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Hello! If you are reading this, be aware, I am super happy to see you here and hope that you will become an incredible designer! Once you are planning to start your learning path in the UX/UI field, the first thing to do is to get more knowledge about what exactly UX, UI and the differences between these two branches of design. I would strongly recommend looking into this article first  and then get back here, so I can guide you through your UX/UI learning journey! 

In order to start the journey, the first thing you need to do is to prepare a learning plan, which you can follow and be sure that you won't miss any useful information or get lost in a bunch of different data and sources. As a rule, any learning path is starting with simple theory, then slowly sliding into trying gained knowledge in practice and a final step would be creating your first project!


Table of Contents:

1. Learning Material for new UX/UI designers.

1.1. Books and Articles.

2. How do I get inspiration for UI UX design?

2.1.  UX/UI Design Community.

3. Best practices for UX/UI designers.

4. Tools.

5. Portfolio.

6. Never stop learning.

Learning Material for new UX/UI designers

Learning material for UX/UI designers

Books and Articles

The Internet is overwhelmed with the amount of free and paid materials for learning any kind of science or field and the UX/UI branch is not the exception! Many designers worldwide are sharing their experiences and best practices by writing and publishing Books, Articles, Case studies and stories, and this is the best thing we can learn from, while deep diving in the world of designing user-friendly and eye-catching interfaces. Here are the best sources to get started with theory.


“Don't Make Me Think” by Steve Krug

Steve Krug is a UX (User Experience) professional, who gathered the most common ideas of UX design and put them all together in one book. Great table book which some UX designers use on a daily basis. Most of the ideas in this book might seem very obvious, however, once every idea is explained with examples and lifetime experience outcomes, you might be very surprised how it applies not only to design but also to everyday life. 

Book Highlights:

"Sometimes time spent reinventing the wheel results in a revolutionary new rolling device. But sometimes it just amounts to time spent reinventing the wheel.”

“Get rid of half the words on each page, then get rid of half of what’s left.”

“If you can’t make something self-evident, you at least need to make it self-explanatory.”


“The Design of Everyday things” by Don Norman

A great guide to things we are using on a daily basis, which we are accustomed to, without instructions, like door hand or a keyboard on a cellphone and why it looks like that and will be impossible to use if it would look the other way. This book shows every example in particular, explaining why we are not even thinking about every step to process before actual application. After reading this, believe me, you will not see the world as you saw it before this book. It's totally changing  the way of thinking on every object which surrounds us.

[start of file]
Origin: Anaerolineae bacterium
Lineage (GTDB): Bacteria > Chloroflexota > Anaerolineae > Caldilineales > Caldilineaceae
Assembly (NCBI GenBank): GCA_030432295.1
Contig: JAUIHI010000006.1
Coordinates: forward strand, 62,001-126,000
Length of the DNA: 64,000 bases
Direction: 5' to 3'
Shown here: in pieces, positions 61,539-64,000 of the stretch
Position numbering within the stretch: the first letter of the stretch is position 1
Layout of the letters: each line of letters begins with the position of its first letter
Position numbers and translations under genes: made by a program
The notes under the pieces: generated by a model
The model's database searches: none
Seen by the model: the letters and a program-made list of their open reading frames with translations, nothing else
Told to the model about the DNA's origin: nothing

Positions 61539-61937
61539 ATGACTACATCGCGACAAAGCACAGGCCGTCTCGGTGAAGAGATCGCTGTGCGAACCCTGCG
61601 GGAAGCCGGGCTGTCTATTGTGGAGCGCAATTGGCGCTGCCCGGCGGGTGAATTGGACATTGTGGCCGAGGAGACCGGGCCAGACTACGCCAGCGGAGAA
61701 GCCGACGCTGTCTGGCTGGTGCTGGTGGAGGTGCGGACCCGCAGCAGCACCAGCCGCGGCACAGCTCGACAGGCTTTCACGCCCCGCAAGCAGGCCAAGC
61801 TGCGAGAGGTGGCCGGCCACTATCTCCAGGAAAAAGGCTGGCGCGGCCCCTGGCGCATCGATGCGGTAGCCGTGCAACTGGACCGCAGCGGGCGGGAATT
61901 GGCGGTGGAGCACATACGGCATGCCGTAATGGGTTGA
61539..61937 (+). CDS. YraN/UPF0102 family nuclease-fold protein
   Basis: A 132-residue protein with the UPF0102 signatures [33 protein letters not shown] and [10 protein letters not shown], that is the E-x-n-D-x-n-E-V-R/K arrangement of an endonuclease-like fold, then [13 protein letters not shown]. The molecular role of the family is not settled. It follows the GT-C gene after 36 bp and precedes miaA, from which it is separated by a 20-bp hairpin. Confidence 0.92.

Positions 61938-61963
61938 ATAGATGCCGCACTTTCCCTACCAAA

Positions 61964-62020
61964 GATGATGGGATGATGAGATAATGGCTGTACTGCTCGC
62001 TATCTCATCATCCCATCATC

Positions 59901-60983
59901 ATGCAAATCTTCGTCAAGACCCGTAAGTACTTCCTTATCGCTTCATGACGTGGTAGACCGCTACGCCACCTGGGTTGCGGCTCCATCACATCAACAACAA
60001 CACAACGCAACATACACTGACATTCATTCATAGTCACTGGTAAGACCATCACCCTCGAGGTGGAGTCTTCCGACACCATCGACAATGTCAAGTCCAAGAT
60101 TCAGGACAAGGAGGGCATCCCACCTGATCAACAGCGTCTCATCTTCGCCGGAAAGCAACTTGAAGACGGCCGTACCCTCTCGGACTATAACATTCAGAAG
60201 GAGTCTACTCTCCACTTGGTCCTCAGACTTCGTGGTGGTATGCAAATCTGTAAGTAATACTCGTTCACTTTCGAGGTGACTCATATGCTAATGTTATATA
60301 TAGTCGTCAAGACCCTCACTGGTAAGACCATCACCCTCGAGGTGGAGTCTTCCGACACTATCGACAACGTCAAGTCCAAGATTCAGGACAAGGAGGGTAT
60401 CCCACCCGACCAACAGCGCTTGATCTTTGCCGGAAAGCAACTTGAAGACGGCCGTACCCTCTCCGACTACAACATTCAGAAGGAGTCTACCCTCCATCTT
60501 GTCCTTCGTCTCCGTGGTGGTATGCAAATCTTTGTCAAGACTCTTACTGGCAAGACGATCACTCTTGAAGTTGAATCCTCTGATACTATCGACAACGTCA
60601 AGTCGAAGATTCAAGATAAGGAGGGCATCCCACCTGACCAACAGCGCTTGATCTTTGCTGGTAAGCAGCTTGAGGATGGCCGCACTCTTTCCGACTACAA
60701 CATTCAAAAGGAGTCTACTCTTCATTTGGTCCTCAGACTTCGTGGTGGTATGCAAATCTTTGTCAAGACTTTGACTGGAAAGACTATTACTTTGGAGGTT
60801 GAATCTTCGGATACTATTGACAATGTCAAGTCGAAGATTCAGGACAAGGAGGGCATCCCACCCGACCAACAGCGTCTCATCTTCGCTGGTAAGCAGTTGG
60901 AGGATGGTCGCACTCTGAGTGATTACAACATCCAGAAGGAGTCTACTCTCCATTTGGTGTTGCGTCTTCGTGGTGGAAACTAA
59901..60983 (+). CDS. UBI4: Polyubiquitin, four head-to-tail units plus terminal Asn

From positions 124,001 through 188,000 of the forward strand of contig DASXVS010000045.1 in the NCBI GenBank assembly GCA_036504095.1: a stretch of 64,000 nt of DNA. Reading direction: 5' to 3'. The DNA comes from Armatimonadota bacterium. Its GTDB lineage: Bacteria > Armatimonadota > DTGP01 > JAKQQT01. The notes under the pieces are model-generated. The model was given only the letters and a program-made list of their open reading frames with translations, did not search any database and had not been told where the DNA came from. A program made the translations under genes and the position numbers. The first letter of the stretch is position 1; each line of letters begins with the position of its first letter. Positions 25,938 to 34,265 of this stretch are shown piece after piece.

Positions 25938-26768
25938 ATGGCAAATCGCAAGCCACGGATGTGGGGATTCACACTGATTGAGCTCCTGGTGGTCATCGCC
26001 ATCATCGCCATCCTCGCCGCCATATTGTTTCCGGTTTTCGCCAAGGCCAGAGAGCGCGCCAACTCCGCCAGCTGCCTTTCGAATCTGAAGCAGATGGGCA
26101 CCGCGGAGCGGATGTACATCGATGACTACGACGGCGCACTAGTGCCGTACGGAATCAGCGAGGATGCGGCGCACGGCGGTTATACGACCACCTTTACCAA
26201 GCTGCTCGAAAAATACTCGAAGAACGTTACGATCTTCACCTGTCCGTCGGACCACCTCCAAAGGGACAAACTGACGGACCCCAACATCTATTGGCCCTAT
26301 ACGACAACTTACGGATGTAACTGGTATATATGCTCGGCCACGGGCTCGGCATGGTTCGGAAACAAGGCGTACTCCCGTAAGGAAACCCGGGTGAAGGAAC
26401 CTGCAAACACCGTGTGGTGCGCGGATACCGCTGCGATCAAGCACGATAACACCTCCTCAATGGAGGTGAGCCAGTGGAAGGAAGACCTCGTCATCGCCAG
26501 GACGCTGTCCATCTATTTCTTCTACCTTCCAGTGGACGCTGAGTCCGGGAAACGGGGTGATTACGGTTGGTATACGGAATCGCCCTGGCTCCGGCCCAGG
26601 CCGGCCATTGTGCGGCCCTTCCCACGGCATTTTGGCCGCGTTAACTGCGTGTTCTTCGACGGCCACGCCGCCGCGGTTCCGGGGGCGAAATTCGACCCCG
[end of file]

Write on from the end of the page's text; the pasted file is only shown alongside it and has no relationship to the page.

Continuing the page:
Book Highlights:

“Design is really an act of communication, which means having a deep understanding of the person with whom the designer is communicating.”

“The problem with the designs of most engineers is that they are too logical. We have to accept human behavior the way it is, not the way we would wish it to be.”

“One way of overcoming the fear of the new is to make it look like the old.”


“Laws of UX. Using Psychology to Design Better Products & Services.” by Jon Yablonski

This book contains 10 crucial laws of UX design, which were presented by Jon Yablonski, are useful not only for designers. These principles are also applied by many psychologists and content writers, while creating their works, in order to drive attention of the reader and deliver information in the way that the reader won’t lose attention and will catch the information quickly and correctly. After reading this book, you will understand the importance of data, hierarchy of information and communication with words and interfaces. Many ideas from this book will be 100% useful once touching not only UX but also UI part of the design.

Book Highlights:

“Aesthetically pleasing design can influence usability by creating a positive emotional response, which in turn enhances people’s cognitive abilities.”

“Simplifying an interface or process helps to reduce the mental strain, but we must be sure to add contextual clues to help users identify the options available and determine the relevance of the information available to the tasks they wish to perform.”

“The average person can keep only 7 (± 2) items in their working memory”

How do I get inspiration for UI UX design?

One of the most important things in becoming a great designer is to understand the latest trends and be able to distinguish between different design solutions. You are able to see design solutions everywhere, in the streets, shops, public transport and of course - internet. Many designers worldwide are sharing their works and case studies, where you can get inspiration for creating new solutions or improving the existing ones. Meet some of the biggest aggregators of works from designers from all over the globe.


  • Behance

An aggregator of works, starting from simple illustrations to complex case studies. Here you are able to find inspiration for future projects and publish your own works, so they can become an inspiration for someone. Behance is also used by many designers and illustrators as a portfolio, as it's super easy to create an account, store and share works with potential employers.


  • Dribbble

One page work presentations, highlighting the main points of every work. The aggregator is easy to use and free to publish works as well. Same as Behance, Dribble can be a very cool profile page with a collection of the most beautiful works of yours!


  • Awwards.

This is a service, which collects the most interesting and bright works of designers and services which produce designs. From time to time, Awwwards make surveys and award most voted works with recognition, which are very valued and well known in design communities. The service has both prototypes and images of works and developed design decisions, where every curious designer can enter and interact with a website.

UX/UI Design Community